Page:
A HIV-positive man in Britain has turned into the second known grown-up
worldwide to be cleared of the AIDS infection after he got a bone marrow transplant from a HIV safe giver, his specialists said.
Almost three years after receiving bone marrow stem cells from a donor with a rare genetic mutation that resists HIV infection and more than 18 months after coming off antiretroviral drugs - highly sensitive tests still show no trace of the man’s previous HIV infection.
“There is no virus there that we can measure. We can’t detect anything,” said Ravindra Gupta, a professor and HIV biologist who co-led a team of doctors treating the man.
The case is a proof of the concept that scientists will one day be able to end AIDS, the doctors said, but does not mean a cure for HIV has been found.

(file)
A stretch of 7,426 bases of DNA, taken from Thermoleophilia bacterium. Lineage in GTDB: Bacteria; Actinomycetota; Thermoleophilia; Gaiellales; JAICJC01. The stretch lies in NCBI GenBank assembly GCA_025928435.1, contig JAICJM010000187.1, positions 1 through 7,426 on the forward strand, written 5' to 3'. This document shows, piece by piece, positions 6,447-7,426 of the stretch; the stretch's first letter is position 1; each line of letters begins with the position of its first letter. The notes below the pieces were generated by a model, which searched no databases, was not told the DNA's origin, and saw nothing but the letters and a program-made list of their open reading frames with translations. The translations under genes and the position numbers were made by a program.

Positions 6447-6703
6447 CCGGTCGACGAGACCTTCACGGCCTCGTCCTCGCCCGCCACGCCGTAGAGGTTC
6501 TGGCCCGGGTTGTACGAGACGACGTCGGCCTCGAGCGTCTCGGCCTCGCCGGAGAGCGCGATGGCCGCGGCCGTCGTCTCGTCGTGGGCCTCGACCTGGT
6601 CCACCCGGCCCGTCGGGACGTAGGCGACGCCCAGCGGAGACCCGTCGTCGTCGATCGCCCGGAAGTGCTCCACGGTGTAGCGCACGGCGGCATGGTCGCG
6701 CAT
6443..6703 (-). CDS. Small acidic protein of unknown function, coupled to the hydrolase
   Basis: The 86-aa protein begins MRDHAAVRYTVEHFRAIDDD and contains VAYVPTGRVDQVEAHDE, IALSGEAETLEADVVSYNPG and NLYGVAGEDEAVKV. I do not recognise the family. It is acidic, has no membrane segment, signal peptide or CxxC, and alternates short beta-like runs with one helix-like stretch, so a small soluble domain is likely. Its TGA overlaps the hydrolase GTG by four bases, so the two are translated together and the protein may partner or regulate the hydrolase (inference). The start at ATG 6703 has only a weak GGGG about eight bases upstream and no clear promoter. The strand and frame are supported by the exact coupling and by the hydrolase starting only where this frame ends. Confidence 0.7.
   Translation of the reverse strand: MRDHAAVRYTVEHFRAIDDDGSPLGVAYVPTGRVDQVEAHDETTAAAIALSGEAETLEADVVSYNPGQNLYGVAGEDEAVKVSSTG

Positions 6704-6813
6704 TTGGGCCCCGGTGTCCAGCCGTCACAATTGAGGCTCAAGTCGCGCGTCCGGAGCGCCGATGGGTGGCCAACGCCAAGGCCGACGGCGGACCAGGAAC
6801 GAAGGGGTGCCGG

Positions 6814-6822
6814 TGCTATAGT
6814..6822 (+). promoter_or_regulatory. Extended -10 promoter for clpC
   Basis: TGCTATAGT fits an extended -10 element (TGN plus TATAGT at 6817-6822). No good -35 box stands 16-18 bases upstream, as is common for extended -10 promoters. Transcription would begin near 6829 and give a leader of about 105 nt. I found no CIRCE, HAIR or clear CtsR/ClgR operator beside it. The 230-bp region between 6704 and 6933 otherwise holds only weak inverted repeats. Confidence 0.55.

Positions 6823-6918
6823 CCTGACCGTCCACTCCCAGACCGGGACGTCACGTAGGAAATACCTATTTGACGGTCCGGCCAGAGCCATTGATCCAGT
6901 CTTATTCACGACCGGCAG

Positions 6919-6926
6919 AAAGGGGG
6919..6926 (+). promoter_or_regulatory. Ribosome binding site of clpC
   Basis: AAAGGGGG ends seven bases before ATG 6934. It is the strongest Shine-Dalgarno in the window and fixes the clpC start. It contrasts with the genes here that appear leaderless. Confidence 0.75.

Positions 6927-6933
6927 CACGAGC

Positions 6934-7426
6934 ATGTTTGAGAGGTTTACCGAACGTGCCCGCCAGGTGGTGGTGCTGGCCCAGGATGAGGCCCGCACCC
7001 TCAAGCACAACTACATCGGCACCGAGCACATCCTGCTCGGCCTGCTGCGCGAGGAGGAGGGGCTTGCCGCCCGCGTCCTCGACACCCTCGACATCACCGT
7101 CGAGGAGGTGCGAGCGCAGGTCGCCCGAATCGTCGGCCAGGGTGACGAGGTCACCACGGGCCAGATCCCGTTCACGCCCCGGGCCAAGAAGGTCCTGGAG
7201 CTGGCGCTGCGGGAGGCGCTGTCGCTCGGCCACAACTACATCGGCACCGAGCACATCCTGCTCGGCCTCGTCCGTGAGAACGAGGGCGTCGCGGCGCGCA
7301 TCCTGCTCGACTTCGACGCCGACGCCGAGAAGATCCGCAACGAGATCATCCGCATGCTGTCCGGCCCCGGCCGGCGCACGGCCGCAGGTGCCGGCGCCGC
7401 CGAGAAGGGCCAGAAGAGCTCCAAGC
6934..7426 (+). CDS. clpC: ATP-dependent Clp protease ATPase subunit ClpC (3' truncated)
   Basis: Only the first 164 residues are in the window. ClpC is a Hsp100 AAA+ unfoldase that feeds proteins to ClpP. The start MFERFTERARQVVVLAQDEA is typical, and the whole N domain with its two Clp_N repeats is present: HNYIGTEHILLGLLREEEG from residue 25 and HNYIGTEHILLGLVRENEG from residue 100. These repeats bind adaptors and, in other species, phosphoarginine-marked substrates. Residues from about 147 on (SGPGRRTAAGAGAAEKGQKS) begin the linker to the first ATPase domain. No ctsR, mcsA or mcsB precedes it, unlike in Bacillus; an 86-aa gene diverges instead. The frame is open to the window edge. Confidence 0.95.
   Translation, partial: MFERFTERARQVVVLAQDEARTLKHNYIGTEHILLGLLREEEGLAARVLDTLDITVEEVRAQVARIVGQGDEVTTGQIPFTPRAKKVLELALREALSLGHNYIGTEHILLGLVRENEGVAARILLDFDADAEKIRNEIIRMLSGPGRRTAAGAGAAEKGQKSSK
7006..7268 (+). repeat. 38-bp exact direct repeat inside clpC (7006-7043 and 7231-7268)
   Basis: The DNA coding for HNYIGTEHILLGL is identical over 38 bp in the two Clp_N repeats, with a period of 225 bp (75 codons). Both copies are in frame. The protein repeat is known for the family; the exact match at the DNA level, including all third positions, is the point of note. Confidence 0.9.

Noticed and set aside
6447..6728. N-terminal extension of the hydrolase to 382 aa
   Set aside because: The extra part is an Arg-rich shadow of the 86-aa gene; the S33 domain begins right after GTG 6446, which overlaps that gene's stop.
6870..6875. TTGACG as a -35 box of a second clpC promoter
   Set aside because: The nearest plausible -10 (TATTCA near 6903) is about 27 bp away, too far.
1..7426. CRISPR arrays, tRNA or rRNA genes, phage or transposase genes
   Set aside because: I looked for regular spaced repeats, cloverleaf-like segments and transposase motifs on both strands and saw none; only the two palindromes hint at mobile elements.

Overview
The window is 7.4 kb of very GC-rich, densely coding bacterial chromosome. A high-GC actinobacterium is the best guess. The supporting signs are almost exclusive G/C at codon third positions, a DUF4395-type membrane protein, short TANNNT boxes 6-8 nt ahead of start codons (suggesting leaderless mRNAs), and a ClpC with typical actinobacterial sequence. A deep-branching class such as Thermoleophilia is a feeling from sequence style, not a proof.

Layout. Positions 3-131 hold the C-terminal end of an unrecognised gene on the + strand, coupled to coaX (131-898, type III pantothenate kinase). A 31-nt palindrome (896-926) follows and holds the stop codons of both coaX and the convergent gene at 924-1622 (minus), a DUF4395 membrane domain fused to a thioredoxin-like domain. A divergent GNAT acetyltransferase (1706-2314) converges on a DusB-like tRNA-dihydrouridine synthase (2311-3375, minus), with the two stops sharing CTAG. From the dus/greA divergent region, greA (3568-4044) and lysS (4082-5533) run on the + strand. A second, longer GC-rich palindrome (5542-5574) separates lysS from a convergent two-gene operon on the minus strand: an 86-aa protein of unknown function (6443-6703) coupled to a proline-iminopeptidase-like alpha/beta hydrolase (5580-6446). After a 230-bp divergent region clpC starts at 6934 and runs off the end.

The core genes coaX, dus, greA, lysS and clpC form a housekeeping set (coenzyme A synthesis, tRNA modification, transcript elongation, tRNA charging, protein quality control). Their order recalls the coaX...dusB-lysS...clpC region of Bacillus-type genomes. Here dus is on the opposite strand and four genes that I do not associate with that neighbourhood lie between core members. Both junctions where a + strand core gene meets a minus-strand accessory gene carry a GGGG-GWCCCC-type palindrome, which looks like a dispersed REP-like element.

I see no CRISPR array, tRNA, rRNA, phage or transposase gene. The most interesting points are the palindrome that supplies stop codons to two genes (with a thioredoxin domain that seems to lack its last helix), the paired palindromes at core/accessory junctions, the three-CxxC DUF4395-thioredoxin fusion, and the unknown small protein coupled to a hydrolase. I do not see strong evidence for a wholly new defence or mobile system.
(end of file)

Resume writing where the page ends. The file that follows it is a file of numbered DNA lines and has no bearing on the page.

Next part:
Gupta described his patient as “functionally cured” and “in remission”, but cautioned: “It’s too early to say he’s cured. ”
The man is being called “the London patient”, in part because his case is similar to the first known case of a functional cure of HIV - in an American man, Timothy Brown, who became known as the
Berlin patient when he underwent similar treatment in Germany in 2007 which also cleared his HIV.
Brown, who had been living in Berlin, has since moved to the United States and, according to HIV experts, is still HIV-free.
Some 37 million people worldwide are currently infected with HIV and the AIDS pandemic has killed around 35 million people worldwide since it began in the 1980s.